Making Sense of Multi-channel Marketing

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These days, it seems like a hot new marketing channel grabs our attention every week.

With so many new channels at your disposal, it’s hard to know how to prioritize your marketing spend. One good rule of thumb is to carefully consider where your target audience spends their time. Then, select a handful of different communication channels based on your conclusions - enough to reach a wide audience, but not so many that you don’t have the time or resources to make each channel shine.


What is multi-channel (or omni-channel) marketing?

First off, let’s define what a “channel” is. Potential marketing channels include company apps, blog articles, landing pages, social media, trade shows, billboards, phone calls, regular mail, email, radio and video ads. Multichannel marketing is the use of many different types of marketing to reach your customers in a coordinated effort.

Many major retailers, including Nordstrom, Target and Home Depot have embraced multi-channel marketing by combining in-store experience, email campaigns, branded apps and video ads. Their goal is to create a cohesive brand experience, targeting customers at each stage of the buying cycle.


Why Multi-channel?

Today’s consumer takes multitasking to the extreme. They surf the web, text, read, listen to music and stream their favorite TV show all at once. In response, marketers are looking to multichannel marketing strategies to reach consumers from every angle.

Just as marketers advertised on TV, radio and in newspaper 30 years ago, the objective is to bring your message to customers where they already look and listen.

Delivering an integrated message across many channels distributes your message, helps maximize brand awareness, and ultimately drives sales. But surveys have shown that multichannel retailers see coordinating several channels to create a seamless brand experience as their biggest challenge.

Small businesses are still more likely to pursue only one or two channels (e.g., social media and email campaigns) than to run an integrated campaign across multiple media. And that’s ok -- as long as they manage them well and expand as they grow. Don’t run faster than your feet can carry you, but recognize there is opportunity in expanding your message radius.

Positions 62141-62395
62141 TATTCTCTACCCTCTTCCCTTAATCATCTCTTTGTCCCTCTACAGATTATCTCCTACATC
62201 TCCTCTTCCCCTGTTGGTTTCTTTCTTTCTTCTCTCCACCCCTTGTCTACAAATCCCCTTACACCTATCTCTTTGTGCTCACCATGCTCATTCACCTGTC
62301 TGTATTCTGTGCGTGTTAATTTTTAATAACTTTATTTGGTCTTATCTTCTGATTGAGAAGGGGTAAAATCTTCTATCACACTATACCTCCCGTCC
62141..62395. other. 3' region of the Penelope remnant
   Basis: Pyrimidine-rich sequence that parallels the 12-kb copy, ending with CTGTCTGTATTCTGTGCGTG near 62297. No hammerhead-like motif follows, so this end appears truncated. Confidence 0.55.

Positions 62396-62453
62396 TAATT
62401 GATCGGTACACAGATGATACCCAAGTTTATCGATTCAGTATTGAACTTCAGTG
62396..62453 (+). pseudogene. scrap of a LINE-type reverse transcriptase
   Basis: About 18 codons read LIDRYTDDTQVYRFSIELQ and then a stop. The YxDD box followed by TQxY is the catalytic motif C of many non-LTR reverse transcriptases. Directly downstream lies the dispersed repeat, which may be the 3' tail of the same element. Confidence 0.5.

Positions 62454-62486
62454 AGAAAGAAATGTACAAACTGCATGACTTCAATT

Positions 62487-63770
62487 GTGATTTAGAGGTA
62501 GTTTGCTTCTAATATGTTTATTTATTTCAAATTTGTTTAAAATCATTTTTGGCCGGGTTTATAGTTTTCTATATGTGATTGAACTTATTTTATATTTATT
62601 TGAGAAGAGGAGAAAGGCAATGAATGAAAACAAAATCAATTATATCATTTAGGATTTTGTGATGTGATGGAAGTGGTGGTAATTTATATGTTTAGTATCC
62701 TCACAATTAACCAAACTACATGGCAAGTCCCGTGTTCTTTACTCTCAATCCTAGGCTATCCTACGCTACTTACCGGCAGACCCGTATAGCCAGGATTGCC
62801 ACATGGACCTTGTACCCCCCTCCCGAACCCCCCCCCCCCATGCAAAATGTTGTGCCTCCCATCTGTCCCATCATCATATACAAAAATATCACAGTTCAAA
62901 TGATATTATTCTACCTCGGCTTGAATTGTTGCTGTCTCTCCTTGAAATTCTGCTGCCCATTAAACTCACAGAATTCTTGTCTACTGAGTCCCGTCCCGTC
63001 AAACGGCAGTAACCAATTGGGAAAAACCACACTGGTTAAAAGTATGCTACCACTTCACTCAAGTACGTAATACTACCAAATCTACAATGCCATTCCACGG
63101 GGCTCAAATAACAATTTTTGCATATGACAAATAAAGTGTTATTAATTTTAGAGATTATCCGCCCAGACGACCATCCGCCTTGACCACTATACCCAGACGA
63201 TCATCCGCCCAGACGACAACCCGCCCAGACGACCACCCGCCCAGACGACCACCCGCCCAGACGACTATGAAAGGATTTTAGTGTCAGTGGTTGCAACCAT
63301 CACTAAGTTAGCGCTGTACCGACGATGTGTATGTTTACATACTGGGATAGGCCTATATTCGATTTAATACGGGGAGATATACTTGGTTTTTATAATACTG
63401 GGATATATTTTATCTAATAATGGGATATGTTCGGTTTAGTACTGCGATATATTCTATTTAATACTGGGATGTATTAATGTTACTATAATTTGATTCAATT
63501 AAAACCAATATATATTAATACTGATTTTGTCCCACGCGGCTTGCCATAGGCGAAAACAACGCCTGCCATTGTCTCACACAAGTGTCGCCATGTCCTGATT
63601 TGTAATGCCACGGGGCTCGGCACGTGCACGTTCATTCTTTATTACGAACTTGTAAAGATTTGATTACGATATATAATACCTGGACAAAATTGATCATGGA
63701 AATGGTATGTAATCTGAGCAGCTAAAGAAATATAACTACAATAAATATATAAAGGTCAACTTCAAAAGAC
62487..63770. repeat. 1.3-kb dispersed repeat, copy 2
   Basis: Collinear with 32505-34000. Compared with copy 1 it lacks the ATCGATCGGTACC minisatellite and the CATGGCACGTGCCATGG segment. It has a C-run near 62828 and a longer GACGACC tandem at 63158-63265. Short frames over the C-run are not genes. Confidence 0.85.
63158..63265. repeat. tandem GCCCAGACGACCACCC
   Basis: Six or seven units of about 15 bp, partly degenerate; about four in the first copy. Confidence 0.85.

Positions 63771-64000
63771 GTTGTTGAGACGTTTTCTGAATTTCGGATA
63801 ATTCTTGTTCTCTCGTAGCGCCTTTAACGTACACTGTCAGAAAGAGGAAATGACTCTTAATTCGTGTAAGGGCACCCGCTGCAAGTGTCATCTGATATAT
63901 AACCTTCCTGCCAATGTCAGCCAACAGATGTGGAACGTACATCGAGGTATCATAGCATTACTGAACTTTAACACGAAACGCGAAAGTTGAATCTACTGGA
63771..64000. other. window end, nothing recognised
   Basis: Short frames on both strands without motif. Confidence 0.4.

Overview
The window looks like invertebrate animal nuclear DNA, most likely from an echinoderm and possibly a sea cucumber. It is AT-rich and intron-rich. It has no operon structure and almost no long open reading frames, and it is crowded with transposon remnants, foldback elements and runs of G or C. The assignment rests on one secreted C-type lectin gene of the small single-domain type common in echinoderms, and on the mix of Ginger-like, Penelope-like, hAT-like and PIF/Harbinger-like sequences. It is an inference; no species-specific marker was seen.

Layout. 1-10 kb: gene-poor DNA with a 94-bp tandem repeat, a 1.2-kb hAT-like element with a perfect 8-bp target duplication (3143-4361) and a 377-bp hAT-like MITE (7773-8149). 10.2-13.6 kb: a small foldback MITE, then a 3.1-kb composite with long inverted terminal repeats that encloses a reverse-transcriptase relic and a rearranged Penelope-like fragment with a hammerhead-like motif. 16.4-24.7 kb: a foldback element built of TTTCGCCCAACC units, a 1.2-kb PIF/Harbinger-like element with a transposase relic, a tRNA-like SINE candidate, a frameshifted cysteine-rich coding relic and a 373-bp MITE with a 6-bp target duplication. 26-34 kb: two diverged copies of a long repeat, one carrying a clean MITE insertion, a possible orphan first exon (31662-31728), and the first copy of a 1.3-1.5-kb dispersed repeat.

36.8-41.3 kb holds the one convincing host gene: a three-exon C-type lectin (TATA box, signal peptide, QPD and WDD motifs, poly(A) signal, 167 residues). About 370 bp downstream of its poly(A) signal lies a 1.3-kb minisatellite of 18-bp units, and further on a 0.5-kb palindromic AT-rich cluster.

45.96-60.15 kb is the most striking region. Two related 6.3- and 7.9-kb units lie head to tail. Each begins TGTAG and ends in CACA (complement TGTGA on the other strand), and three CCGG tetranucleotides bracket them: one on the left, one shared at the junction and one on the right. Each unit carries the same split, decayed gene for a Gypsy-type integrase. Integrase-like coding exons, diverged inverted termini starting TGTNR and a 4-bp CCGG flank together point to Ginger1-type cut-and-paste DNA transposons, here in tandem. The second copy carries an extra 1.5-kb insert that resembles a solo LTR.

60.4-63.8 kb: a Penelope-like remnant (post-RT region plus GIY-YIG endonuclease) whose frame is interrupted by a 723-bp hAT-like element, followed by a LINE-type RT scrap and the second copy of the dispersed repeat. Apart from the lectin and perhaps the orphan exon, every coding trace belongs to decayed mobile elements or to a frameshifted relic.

How Do You Do It?

A common misconception is that multichannel marketing is costly and complex. But it doesn’t have to be. A few simple steps can extend your reach across multiple channels. For example, if you’re running an event or in-store promotion, follow up with an email or SMS, and mention it on your Facebook page or blog. If your brand has an app, offer promo codes to attendees who download it.

To be most effective, a multichannel campaign must include both digital and traditional communications. So what should be in your multichannel marketing mix?


Digital Marketing Channels

Social media is an easy, direct channel to your customers. But which social media networks should you choose?

The best bet is to focus in on the social media platforms most viewed by your core customer group. Choose a couple and maintain them well. It’s less important how many social media accounts you have, and more important that you maintain the ones you start.

Video content is an essential part of any social media channel. Create your own YouTube or Vimeo channel and post short, engaging videos. Assign keywords to your video so users can find you in their searches. Then, link to your videos from posts on your other social media channels. You can set up a blog for free on WordPress, Tumblr or Blogger. Use your blog to amplify your message and write about your industry expertise.

Keep content engaging. Match posts to monthly or quarterly marketing themes. Keep current about your industry–and comment on it. Email campaigns are great ways to reinforce brand awareness, and they don’t take a lot of time to create. And even if customers don’t buy from you right away, they’re more likely to keep you in mind and may even share the email with someone else.

Paid search advertising helps potential customers find you on the search engine results page. Setting up and maintaining a paid search account requires a certain level of expertise, but, search engines like Google and Bing offer lots of online help. And you can control your spending with daily limits.


Traditional Marketing Channels

With all the attention social media and digital channels are getting, it’s easy to lose sight of traditional channels. Tactics like billboard advertising, trade shows, radio, and in-store events can still be effective if they are used properly. It’s wise to maintain a healthy ratio of traditional “tried-and-true” marketing channels in your mix, but encourage traffic to your newer channels as well. For example, make sure to include your website address if you’re doing a video ad, and put matching banner ads online.

The bottom line is to make sure all your channels are integrated, all of your branding is consistent, and all of your messaging is aligned.  

How are you leveraging multi-channel marketing?